Rock group. Kalapana are Hawaii’s longest-active rock group, with loyal audiences in Hawaii and Japan. Their instrumentation and lyrics are not specific to Hawaii but their image and overall feeling effectively reflect the zeitgeist of island life. In many regards, the group represents Hawaii’s response to the singer-songwriter and R&B fads of the 1970s. Formed in 1973, Kalapana perform mostly original material full of catchy melodies, strong bass lines, well-crafted bridges, rock-inflected solos, and self-reflexive lyrics or instrumental jams. Founding members were D.J. Pratt (guitar/percussion/vocals), Malani Bilyeu (guitar/bass/vocals), Mackey Feary (guitar/piano/bass/vocals), and Kirk Thompson (keyboards, bass, vocals), joined frequently by Michael Paulo (sax/flute) and Alvin Fejarang (drums). Feary and Bilyeu served as the main songwriters and singers. Early shows at The Toppe Ada Shoppe led to their opening for Cecilio & Kapono and visiting artists. Their self-titled debut album in 1975 was a local sensation, including hits such as “The Hurt,” “Nightbird,” and “Naturally.”...

Article

Andrew C. McGraw

[tek-tek]

Processional ensemble of Banyumas, Central Java, Indonesia. The ensemble, developed since 2000, includes up to 20 kentongan (tek-tek) consisting of two tuned lengths of bamboo from 50 to 80 cm long cut in the manner of the calung bar, screwed onto a square frame of bamboo, and carried on a rope strung around the player’s shoulders. The bars are struck with a padded wooden mallet. Up to five musicians play beḍug, large homemade drums constructed from plastic barrels and rubber or plastic heads ranging from 30 to 45 cm in diameter and struck with large padded mallets. A single musician plays several small, one-headed drums and cymbals arranged in the manner of Western marching tom-toms. The melody is played by a single musician on a diatonic set of angklung rattles and doubled on a gambang xylophone. A small suling flute is added along with maracas and Western marching cymbals. The ensemble is played by youth groups in parades, at community centres, and sometimes in organized competitions in which female dancers and MCs are included. Its repertoire includes material adapted from Javanese ...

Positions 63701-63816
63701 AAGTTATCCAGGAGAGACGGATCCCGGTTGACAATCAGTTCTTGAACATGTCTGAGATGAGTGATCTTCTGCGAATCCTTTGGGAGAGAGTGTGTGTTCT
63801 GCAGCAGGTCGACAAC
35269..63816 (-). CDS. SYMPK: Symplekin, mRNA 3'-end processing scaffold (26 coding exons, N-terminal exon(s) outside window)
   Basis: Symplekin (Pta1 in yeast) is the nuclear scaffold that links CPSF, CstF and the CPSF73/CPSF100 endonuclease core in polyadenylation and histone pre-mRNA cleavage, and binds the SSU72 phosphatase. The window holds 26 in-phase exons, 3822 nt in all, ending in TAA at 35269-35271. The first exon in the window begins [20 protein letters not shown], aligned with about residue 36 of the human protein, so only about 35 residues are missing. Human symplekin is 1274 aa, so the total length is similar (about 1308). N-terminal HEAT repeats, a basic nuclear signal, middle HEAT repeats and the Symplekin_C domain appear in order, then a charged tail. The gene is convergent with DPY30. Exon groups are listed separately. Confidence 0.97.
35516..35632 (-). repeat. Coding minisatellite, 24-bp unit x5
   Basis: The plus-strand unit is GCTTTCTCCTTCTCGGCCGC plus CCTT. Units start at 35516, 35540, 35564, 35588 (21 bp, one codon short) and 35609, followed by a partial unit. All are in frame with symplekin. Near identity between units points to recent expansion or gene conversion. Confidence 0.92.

Article

KISS  

Michael Ethen

[Kiss]

Rock group. Its foundational lineup comprised bassist Gene Simmons (b Chaim Witz, Haifa, Israel, 25 Aug 1949), guitarist Paul Stanley (b Stanley Harvey Eisen, New York, NY, 20 Jan 1952), drummer Peter Criss (b Peter George John Criscuola, New York, NY, 20 Dec 1945), and lead guitarist Ace Frehley (b Paul Daniel Frehley, New York, NY, 27 April 1951). Core members Simmons and Stanley founded the group in 1972, and embraced Criss and Frehley by early 1973. It is difficult to discount their attempts to shock audiences with grotesquerie, studded black leather, platform boots, and individualized Kabuki-like facial makeup. Their concerts showcased pyrotechnics and hydraulics, theatricalized gore, and wooden choreography in contrast with their appealing, well-crafted power pop sound. Supported by loyal fans (“the KISS Army”), the band endured despite a tortuous personnel record of firings, re-hirings, and willful departures.

Neither of their first two albums with the upstart Casablanca record label was commercially viable. KISS broke through in ...

Article

Laba bu  

Margaret J. Kartomi

revised by Andrew C. McGraw

[labe buu]